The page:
Article Abstract

Distribution of HLA-A alleles and its relation to clinical outcome in Uyghur and Han patients with advanced squamous cell cervical cancer in Xinjiang, China

Authors: Mayinuer Alifu, Xuemei Chang, Gulina Kuerban, Yaning Feng, Xuan Yao, Yanchun Peng, Yunhui Hu, Tao Dong, Ruozheng Wang

Abstract

Background: This study was conducted to investigate the distribution of human leukocyte antigen (HLA)-A alleles in advanced squamous cell cervical cancer patients (IIb–IVb SCC) and their relationship to human papillomavirus (HPV) status and clinical outcome.
Methods: From May 2012 to March 2016, 231 advanced SCC patients (169 Uyghur and 62 Han individuals) and 197 control subjects (101 Uyghur and 96 Han individuals) from Xinjiang province were genotyped for HLA-A by polymerase chain reaction sequence-based typing (PCR-SBT). The frequencies of HLA-A alleles were compared among the different groups and the correlation of HLA-A frequencies with HPV status and clinical outcome were analyzed.
Results: (I) Uyghur patients were more likely to be infected with HPV16 or other types of HPV than Han patients (P=0.001). Han patients responded better to systematic treatment than Uyghur patients (P=0.001); (II) Significantly higher frequencies of HLA-A*01:01, A*03:01 and A*03:02, and lower frequencies of HLA-A*11:01, A*24:02 and A*30:01 were observed in the Uyghur control subjects compared with the Han control subjects (P<0.05); (III) The frequencies of HLA-A*01:01 and A*68:01 in patients were significantly higher than in control subjects (P=0.007 and P=0.033, respectively) while the frequency of A*33:01 in patients was lower than in control subjects (P=0.045). The frequency of HLA-A*30:01 in Han patients was lower than Han control subjects (P=0.043). However, there was no significant difference in the frequency of HLA-A alleles between Uyghur patients and control subjects (P>0.05); (IV) There was no significant association between HLA-A alleles and HPV16 status (P>0.05); (V) FIGO stage and treatment condition were potential independent predictors for disease-specific survival (DSS) (P=0.027 and P=0.004) while only FIGO stage was an independent predictor for DFS (P=0.001). A*30:01 showed a tendency to be an independent protective predictor for DSS (P=0.050; HR=0.132; 95% CI: 0.017–0.996).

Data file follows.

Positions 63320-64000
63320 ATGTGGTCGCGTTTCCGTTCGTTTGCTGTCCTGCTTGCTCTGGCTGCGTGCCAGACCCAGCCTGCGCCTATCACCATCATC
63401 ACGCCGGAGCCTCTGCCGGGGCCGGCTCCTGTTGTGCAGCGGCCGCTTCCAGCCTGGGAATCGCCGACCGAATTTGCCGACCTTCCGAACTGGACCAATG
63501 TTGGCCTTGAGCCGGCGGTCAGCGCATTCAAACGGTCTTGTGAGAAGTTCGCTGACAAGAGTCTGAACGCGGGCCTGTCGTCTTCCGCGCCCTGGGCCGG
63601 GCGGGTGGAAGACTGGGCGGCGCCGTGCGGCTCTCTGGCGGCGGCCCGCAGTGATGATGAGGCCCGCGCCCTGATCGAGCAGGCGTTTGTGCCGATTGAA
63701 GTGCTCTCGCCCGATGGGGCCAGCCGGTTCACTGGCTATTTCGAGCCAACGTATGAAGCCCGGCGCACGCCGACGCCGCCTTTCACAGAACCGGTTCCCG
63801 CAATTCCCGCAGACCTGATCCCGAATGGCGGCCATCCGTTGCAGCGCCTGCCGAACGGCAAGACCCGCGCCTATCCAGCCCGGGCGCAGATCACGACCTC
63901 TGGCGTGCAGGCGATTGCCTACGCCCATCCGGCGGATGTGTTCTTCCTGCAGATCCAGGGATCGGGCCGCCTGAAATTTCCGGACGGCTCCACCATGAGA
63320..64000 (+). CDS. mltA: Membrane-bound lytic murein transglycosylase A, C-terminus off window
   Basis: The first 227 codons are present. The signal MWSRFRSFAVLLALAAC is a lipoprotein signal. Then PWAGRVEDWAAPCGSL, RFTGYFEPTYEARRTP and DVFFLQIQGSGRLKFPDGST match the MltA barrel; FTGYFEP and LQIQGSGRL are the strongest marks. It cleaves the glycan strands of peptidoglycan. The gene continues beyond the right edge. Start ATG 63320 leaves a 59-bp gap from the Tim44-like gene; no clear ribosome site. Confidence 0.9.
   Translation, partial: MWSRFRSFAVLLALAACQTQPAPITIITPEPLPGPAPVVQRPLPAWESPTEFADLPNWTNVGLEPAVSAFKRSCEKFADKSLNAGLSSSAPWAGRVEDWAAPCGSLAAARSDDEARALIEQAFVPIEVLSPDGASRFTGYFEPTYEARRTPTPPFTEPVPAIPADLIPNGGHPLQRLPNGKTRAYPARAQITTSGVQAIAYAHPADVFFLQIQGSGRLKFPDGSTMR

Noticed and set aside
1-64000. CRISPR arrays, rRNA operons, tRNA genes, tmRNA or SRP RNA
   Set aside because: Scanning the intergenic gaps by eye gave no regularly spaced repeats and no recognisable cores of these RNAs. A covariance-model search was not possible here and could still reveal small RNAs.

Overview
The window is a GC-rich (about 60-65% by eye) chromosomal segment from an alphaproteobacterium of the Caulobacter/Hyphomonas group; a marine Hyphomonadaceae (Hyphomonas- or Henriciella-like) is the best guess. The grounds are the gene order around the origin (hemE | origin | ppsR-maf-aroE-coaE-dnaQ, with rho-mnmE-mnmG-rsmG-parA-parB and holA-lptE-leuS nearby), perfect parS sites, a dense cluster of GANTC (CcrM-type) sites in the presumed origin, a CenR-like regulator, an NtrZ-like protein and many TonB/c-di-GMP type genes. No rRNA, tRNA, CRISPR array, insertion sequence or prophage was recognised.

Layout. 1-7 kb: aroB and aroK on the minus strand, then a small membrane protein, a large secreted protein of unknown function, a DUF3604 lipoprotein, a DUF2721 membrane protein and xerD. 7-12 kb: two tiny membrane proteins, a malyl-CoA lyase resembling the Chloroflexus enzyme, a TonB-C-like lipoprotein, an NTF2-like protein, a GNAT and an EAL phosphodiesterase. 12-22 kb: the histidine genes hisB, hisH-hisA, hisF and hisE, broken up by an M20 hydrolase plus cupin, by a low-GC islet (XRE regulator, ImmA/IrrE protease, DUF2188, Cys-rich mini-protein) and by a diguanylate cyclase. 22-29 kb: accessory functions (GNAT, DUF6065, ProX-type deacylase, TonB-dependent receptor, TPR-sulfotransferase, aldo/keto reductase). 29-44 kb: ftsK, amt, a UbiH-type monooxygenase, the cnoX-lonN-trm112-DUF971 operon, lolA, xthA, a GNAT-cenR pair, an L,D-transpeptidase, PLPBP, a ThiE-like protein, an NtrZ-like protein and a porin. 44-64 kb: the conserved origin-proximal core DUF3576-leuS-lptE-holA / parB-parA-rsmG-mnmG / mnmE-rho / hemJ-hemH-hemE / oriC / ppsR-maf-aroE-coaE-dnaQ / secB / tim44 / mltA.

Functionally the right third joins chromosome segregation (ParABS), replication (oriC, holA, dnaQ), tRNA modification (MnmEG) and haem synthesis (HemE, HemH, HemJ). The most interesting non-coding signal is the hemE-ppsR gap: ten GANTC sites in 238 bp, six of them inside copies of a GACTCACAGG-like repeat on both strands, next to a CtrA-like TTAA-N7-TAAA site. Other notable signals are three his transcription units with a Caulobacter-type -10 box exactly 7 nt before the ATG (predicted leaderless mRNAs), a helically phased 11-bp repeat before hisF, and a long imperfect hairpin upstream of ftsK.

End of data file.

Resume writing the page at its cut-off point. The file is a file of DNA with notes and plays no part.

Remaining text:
Conclusions: Women from two ethnic groups displayed varied HLA-A allele distributions. HLA-A*01:01 and A*68:01 alleles increase susceptibility to advanced SCC patients while HLA-A*33:01 serves as a protective allele. HLA-A*30:01 might be an independent predictor for DSS of advanced SCC.